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Buy Nothing Day and a Proposition


Shop until you drop (further into debt).

                                                                           shanna trenholm

That joyful season is upon us again; the one that seems to come around every year about this time. The season, where rampant consumerism disguised as a time to show others how we feel about them through a transactional exchange of material goods, otherwise known as Christmas.

Now I’m not going to get all preachy about the real reason for the season, because if I did I’d tell you about the early Roman and Pagan origins of Christmas and how December 25th is no where near the historical Jesus’ birthday (who was likely born in spring or summer), no, I wouldn’t do that. No, this is not an essay to validate or negate anyone’s belief system. Faith of the religious sort is just that, a set of convictions that an individual has about their God, gods, or not-god, as the case may be. Anyway, as I so often do, I digress…

Likely you are familiar with Buy Nothing Day, the campaign that Adbusters , the notorious band of self-proclaimed culture jammers and the magazine that bears the same name, started twenty (yes, twenty!) years ago. For those who are not familiar, perhaps because you have been in a coma for the last two decades, here’s a brief description from their website :

Historically, Buy Nothing Day has been about fasting from hyper consumerism – a break from the cash register and reflecting on how dependent we really are on conspicuous consumption.

While many people get this idea on a conceptual level, most are reluctant to adopt Buy Nothing Day, even for one season. Over the years I have heard many excuses from a variety of individuals as to why they can’t do this, or how it’s not possible, etc. I think the level of excuse-making is indicative of just how deeply embedded is our perceived need to consume and our serious attachment to stuff.

Aside from my feelings about over-consumption of material goods and my affinity for this movement, I do recognize that people are going to continue to shop and drop deeper into debt, often purchasing items out of a sense of obligation, and perpetuating the burgeoning waste stream that finds its way to our landfills. And I am not spotless when it comes to no shopping or gifting during the holidays, but I typically make 80 percent of the gifts I give, or purchase from local merchants. Many of the few gifts I give are small in size and cost; you’ll get no 46” vibrating plasma robot from me!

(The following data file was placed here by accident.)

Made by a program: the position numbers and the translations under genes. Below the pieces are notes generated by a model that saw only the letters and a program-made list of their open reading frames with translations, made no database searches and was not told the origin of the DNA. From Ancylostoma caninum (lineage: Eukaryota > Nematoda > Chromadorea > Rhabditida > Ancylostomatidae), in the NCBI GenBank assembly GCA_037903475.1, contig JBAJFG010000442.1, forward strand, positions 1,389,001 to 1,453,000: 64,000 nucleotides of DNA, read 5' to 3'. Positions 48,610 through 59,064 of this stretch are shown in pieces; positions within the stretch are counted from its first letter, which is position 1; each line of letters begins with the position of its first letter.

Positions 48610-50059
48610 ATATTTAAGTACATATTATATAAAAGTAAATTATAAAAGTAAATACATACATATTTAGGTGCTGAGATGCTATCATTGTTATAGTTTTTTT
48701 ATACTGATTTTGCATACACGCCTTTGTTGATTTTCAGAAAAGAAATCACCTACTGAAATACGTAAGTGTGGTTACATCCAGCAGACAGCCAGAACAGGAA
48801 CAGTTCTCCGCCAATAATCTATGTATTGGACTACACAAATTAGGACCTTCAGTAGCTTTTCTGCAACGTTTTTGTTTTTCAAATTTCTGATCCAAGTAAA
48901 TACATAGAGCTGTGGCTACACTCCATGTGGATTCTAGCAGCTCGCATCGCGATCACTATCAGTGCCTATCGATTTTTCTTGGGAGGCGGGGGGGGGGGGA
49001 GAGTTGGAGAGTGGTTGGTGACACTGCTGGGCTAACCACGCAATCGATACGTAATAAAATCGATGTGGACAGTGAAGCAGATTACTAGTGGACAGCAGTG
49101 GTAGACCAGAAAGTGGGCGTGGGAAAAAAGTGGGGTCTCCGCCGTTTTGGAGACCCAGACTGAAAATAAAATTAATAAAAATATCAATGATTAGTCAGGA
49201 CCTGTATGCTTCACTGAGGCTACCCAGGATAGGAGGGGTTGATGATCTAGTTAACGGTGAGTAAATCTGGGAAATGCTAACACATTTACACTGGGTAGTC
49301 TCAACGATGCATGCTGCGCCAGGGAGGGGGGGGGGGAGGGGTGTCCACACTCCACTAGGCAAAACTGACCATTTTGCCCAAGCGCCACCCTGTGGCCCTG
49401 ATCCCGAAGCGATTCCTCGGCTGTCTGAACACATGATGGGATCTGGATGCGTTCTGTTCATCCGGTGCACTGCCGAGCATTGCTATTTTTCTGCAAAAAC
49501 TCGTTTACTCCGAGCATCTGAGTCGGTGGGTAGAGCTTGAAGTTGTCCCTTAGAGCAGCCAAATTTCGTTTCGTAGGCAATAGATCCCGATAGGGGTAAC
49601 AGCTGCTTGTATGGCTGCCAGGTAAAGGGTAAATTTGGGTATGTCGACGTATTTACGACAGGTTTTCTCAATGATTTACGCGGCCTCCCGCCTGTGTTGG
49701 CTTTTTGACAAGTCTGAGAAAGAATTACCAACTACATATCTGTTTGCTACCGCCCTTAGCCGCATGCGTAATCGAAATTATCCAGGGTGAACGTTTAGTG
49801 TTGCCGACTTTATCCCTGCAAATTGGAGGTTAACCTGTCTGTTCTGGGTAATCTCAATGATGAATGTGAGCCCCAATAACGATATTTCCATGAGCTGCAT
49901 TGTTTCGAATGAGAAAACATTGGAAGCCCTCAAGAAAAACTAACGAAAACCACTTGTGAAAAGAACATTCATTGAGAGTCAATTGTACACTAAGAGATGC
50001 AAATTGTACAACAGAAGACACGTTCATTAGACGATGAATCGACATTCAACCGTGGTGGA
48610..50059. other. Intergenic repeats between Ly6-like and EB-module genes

For the most part, we all have too much stuff. Yes, even your four-year-old nephew does. Your husband, he’ll be fine this year if you don’t give him the latest 348-blade fishing knife. Wherever you stand on the consumer continuum, I have a proposition for you:

Take five minutes out of your busy day and sit quietly. No television, radio, or Internet for distraction. Close your eyes and breathe deeply and fully, noticing how you feel. Meditate for a few minutes on why you give, maybe why you feel compelled to give, and if there is anything you can change in the way you approach this season (or any time you give during the year).

Now, I’d like to ask you to consider a twist to your giving routine: give the gift of your time. Crazy idea, I know, but with so many people in financial crisis, it makes sense to give where it won’t necessarily impact your wallet, but will bring much-needed connection to someone you love (or just like a lot). If you are game to give it a try, even for a few of the people on Santa’s, I mean, your, list, here are a few ideas to get you started.

  • Gardening or yard care for an elder friend or family member;
  • Walk a busy friend’s dog;
  • Wash your mother’s car;
  • Bake or cook a meal for a family in need;
  • Tutor a friend’s child;
  • Volunteer to read out-loud to someone with limited sight;
  • Record yourself reading your favorite stories or poems, and give to the word-lover in your life;
  • Ask your friends how they’d like to share time with you.